Twin Films—the weird moment in which destinies seem to align and nearly identical films are released in a short span of time—have been a regularly occurring phenomenon in Hollywood since the 1930s. (Never forget the Deep Impact–Armageddon showdown in 1998, or the Friends With Benefits–No Strings Attached square-off from 2011.) Television isn’t as susceptible to this phenomenon, though with 495 (!) scripted series produced in 2018, there were a few familiar threads, namely the obsession with assassin antiheroes seen in Killing Eve, Barry, and Mr Inbetween. And less than a month into 2019, we have our first small-screen twin-films situation: multiple Fyre Festival documentaries!
Last week Netflix released the trailer for Fyre: The Greatest Party That Never Happened, a documentary diving into the fracas that ensued after a bunch of partygoers were scammed out of what was billed to be a luxurious music festival. (If you somehow missed the Fyre fiasco, the TL;DR version is that everyone arrived to a bunch of FEMA-style relief tents, sad cheese sandwiches, no music, and a borderline IRL reenactment of Lord of the Flies.) The doc’s trailer—and the fact it was made by Emmy-nominated filmmaker Chris Smith (American Movie, Jim & Andy: The Great Beyond)—was promising, a reminder of how captivating it was to read and watch clips of the Fyre Fest mess from afar two years ago. And it was coming soon, hitting the streamer Friday.
Enter Hulu. On Monday morning, the competing streamer, with Billboard and the currently defunct digital media site Mic as producing partners and The Hollywood Reporter as promoter, not only dropped the trailer for its own Fyre doc, Fyre Fraud—it revealed the whole thing was available to stream right away.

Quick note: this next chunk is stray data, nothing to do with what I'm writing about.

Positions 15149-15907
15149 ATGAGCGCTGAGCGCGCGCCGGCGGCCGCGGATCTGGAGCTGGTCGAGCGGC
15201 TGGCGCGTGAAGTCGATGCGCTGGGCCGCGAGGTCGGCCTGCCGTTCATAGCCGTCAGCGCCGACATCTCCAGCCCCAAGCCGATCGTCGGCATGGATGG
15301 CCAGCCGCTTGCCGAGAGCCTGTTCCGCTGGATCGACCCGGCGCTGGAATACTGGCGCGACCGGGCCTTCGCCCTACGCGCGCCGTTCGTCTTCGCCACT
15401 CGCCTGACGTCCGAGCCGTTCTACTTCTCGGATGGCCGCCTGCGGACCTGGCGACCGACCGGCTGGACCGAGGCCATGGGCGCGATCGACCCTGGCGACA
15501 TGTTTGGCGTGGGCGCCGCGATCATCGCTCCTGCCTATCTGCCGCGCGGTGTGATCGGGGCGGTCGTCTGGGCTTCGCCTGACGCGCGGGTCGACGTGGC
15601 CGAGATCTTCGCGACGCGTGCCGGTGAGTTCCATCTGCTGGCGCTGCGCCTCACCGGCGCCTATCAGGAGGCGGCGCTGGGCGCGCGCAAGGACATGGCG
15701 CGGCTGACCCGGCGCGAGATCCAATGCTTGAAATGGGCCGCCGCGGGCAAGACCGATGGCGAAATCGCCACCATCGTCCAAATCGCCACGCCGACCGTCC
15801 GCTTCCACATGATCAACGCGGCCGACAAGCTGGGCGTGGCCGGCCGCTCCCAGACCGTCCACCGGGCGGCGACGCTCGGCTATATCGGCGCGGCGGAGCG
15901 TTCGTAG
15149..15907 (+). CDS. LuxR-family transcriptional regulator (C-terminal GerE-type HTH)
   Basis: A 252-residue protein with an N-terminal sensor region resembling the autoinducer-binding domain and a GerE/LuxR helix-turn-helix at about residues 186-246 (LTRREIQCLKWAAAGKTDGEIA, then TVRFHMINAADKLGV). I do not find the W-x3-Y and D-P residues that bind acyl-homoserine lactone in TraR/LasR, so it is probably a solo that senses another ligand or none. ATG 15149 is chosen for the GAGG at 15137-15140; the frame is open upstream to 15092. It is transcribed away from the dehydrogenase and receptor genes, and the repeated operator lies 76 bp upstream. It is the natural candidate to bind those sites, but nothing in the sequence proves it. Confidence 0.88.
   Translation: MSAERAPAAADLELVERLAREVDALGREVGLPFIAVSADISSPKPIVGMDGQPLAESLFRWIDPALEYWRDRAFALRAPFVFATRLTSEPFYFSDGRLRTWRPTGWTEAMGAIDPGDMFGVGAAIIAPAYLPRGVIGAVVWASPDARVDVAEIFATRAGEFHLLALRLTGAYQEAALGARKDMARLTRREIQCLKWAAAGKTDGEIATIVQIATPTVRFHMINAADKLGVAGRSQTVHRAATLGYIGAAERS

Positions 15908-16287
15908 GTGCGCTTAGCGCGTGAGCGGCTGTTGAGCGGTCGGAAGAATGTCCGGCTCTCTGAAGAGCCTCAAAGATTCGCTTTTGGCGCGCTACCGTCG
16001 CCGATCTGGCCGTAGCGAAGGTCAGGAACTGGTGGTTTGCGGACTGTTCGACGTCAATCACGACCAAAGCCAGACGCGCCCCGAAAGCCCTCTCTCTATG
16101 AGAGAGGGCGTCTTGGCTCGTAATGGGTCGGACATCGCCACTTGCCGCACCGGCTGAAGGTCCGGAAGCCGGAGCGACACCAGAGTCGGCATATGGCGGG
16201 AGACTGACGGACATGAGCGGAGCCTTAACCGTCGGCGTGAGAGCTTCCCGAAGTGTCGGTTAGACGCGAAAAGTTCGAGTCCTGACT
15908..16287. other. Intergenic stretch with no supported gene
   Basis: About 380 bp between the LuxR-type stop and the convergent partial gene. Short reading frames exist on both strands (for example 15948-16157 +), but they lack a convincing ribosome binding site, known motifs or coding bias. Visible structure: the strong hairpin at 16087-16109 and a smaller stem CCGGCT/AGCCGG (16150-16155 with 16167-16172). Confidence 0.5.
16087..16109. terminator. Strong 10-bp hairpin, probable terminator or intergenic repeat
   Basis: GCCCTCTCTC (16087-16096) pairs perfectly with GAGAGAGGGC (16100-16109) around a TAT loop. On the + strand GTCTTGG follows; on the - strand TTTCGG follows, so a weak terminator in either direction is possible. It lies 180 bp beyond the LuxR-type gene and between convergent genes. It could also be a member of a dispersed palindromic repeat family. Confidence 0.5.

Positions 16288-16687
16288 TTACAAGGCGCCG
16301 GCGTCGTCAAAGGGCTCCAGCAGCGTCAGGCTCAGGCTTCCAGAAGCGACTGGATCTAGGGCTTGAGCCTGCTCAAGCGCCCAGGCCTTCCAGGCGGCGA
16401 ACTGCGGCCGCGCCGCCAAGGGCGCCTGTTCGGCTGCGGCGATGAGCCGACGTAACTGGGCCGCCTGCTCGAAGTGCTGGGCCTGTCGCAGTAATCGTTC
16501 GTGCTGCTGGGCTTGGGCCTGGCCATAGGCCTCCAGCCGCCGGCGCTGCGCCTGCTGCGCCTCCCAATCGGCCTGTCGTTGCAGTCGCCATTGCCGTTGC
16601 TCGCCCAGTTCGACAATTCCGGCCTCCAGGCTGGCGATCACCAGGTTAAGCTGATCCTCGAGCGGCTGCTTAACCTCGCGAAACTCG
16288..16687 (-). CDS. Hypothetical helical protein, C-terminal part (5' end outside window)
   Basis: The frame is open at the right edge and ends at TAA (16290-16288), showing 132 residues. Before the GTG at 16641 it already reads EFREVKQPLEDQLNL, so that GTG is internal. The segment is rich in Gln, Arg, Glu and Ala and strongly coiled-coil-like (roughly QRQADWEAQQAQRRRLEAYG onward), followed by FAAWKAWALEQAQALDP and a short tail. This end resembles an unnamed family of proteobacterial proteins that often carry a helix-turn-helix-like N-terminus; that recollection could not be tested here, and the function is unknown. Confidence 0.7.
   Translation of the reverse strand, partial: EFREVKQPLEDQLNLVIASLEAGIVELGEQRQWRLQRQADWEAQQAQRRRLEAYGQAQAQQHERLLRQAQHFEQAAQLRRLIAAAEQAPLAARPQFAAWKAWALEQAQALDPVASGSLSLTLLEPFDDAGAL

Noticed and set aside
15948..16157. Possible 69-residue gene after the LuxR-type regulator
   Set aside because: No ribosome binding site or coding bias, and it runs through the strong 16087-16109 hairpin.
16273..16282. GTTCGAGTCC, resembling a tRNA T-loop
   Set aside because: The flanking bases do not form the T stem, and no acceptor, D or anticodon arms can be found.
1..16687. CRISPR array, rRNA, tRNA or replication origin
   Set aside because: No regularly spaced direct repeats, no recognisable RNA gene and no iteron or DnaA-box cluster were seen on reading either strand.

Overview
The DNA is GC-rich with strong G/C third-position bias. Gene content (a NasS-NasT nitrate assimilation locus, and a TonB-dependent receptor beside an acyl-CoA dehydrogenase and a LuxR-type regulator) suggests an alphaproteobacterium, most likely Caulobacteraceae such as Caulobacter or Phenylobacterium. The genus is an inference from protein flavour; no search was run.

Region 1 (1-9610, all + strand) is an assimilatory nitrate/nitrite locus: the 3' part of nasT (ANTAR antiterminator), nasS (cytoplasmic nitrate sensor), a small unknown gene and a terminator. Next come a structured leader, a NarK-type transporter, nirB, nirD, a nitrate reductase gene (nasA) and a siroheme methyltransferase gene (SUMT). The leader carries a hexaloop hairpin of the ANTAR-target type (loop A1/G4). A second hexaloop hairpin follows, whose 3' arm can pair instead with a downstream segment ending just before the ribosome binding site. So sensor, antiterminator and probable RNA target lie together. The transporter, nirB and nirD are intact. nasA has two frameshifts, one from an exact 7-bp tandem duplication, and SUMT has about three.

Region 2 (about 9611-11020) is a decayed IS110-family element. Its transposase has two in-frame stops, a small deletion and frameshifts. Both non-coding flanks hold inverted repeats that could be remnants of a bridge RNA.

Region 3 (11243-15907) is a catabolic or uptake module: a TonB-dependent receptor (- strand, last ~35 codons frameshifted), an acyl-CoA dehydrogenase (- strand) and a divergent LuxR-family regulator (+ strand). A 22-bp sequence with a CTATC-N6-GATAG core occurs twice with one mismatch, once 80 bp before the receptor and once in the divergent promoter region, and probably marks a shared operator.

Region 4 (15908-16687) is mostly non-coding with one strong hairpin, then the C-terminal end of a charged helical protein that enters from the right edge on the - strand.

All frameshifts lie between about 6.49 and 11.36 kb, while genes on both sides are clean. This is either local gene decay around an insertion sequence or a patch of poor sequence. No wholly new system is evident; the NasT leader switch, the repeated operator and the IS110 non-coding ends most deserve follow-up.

And just like that, Hulu stole its competitor’s thunder. Even if Netflix’s version is considered the definitive documentary on the subject, there’s an undeniable appeal to being first. Netflix has made a habit of winning streaming weekends, the way The Haunting of Hill House surpassed Amazon Prime’s highly anticipated anthology series The Romanoffs in terms of critical appraisal and buzz in November. But Netflix got beat to the punch this time. Hulu made a strategic choice to capitalize on its competitor setting a date for its Fyre doc, and rather than compete with it directly over a weekend—or release its version at a later date—it gave itself a four-day head start. Not only that, Fyre Fraud’s release also coincided with the review embargo for Fyre, meaning that anyone searching for reviews for the latter is bound to see Hulu’s preexisting documentary on the subject.
It’s a clever gambit by Hulu, albeit a petty one, but all is fair in love and streaming. Netflix will perhaps regret feeling itself the night of the Golden Globes, when its Twitter account sang the praises of the first season of Killing Eve and told people where to find it:
try hulu!— Netflix US (@netflix) January 7, 2019
It’s cute to see these streaming niceties play out on Twitter and think that two giant, multibillion-dollar companies can set aside streaming rights to support what they deem is good art. (On Globes night, Netflix also doled out praise to The Americans, available only on Amazon Prime in the States.) But this is still, first and foremost, a competition. If anything, Hulu’s stealth drop is a reminder this is a cutthroat landscape where fighting for viewers’ attention is as difficult as it’s ever been. Hulu saw an opportunity and capitalized on it. Just like Disney did when it undercut Netflix’s gritty Marvel series by announcing its own Avengers-led series. But don’t feel bad for Netflix. Being a target just comes with the territory when you spend $12 billion to $13 billion on original programming and rack up more than 100 million subscribers worldwide.
If there is something to glean from this Fyre doc drama, it’s perhaps that the streaming wars might be getting a little dirtier. Don’t expect Netflix to extol the virtues of binge-watching The Handmaid’s Tale on Twitter anytime soon.